So, it's no secret that I think reflection is not just important but imperative for every learner. Finding time to reflect and ensuring that the reflection is meaningful is not always easy. I think the first thing that has to be considered is the difference between reflection and remembering. We have asked students in our classrooms to remember...remember a fact, remember a strategy, or remember a deadline. But what if we began to focus on reflection and what's the difference. I think it's fairly simple. Remembering is what I did and how, reflection is what I learned and why.
Creating a reflection grid on Flipgrid is a great way to make reflection meaningful and manageable. I'm a huge fan of the Reflection QR Code from Tony Vincent. This is a randomized code, which means that students can scan the same code and receive different questions. I talk about it all the time as I used it in my own classroom to help my students learn to move from simply remembering to reflecting. I wish I had known about Flipgrid because by smashing these two things together, you can create a really cool reflection opportunity for your learners.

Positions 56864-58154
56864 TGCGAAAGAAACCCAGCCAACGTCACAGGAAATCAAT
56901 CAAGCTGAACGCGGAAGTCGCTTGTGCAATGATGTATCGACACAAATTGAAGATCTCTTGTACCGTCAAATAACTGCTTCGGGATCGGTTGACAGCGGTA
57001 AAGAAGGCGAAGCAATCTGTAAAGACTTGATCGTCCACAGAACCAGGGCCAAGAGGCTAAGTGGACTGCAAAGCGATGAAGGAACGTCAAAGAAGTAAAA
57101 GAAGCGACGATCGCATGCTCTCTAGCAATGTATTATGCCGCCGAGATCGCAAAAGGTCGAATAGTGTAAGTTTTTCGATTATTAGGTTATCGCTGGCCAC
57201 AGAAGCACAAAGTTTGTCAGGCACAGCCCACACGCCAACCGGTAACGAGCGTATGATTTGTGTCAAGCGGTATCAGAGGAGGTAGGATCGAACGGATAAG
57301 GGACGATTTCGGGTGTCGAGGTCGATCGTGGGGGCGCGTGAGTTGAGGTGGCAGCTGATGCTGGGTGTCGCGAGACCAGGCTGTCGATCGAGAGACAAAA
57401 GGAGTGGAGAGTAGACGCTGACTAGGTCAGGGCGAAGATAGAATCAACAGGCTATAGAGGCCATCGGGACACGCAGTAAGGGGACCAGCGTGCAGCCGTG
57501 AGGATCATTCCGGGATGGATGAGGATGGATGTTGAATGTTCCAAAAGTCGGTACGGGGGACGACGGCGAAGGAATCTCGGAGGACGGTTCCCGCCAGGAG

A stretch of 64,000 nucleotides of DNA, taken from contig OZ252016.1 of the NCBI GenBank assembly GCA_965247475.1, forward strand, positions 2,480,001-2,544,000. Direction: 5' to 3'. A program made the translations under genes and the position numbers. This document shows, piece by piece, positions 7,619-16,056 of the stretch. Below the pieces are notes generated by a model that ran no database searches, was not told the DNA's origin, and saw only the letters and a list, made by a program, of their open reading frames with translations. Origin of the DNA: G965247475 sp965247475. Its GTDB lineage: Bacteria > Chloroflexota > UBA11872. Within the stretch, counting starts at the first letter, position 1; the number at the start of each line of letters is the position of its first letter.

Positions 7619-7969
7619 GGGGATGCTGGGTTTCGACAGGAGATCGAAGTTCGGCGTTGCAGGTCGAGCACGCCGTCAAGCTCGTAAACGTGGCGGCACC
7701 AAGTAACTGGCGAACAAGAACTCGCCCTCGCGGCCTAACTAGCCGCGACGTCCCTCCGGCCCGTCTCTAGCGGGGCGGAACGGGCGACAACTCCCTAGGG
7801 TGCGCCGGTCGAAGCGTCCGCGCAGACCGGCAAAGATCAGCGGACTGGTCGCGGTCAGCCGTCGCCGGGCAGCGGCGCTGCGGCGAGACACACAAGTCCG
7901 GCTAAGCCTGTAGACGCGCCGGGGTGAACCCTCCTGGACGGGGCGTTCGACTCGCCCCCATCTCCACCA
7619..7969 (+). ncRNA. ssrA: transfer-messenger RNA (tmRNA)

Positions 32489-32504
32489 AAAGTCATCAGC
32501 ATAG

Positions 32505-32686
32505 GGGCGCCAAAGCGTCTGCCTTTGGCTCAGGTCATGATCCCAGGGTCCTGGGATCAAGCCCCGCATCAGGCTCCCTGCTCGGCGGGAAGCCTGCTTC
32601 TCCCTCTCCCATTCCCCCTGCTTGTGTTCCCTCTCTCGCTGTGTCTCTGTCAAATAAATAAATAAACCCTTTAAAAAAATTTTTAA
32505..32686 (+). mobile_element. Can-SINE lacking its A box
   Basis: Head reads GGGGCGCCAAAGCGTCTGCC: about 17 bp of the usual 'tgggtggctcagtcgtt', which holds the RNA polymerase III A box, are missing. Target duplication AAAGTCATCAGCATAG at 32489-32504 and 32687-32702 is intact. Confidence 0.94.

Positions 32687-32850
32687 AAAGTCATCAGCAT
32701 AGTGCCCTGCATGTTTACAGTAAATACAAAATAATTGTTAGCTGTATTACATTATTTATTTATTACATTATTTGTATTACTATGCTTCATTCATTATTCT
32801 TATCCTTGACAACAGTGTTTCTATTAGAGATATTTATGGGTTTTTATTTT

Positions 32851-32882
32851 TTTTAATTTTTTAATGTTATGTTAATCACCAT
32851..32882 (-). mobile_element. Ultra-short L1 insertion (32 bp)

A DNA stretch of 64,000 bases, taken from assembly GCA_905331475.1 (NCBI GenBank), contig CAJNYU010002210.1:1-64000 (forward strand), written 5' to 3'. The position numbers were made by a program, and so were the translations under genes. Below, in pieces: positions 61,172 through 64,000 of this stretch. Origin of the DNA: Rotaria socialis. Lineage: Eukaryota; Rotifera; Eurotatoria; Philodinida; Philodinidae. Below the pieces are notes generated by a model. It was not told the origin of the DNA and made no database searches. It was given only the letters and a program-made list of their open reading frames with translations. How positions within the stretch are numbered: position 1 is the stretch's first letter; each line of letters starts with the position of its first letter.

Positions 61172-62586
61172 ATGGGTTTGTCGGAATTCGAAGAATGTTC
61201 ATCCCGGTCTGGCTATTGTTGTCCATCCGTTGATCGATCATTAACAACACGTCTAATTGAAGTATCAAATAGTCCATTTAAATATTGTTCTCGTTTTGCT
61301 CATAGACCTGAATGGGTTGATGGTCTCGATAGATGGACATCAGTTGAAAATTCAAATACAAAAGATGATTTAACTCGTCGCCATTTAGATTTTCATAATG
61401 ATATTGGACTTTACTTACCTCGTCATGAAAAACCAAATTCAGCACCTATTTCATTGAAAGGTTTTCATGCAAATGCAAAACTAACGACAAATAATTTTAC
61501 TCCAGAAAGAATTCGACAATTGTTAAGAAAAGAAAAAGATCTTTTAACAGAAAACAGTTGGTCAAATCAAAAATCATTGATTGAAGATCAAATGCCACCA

Here's how I created my Reflection Grid and it was super easy!
I have exciting news and I absolutely can't keep it in any longer! The 6 Ps of Genius Hour are going global! When talking about Genius Hour, we often talk about the importance of an authentic audience. While it sounds like a great idea, finding ways to connect our learners is not always easy and can often seem like more work.
Because I'm no longer in the classroom, I miss being able to give feedback, share ideas, and help learners make connections through their Genius Hour projects. I was recently trying to think of a way to solve both of these issues. I realized that while I've been encouraging educators to create their own Flipgrids for Genius Hour, it would be more beneficial to have a Global Grid for students to share ideas, give each other feedback, and connect with other learners all over the world.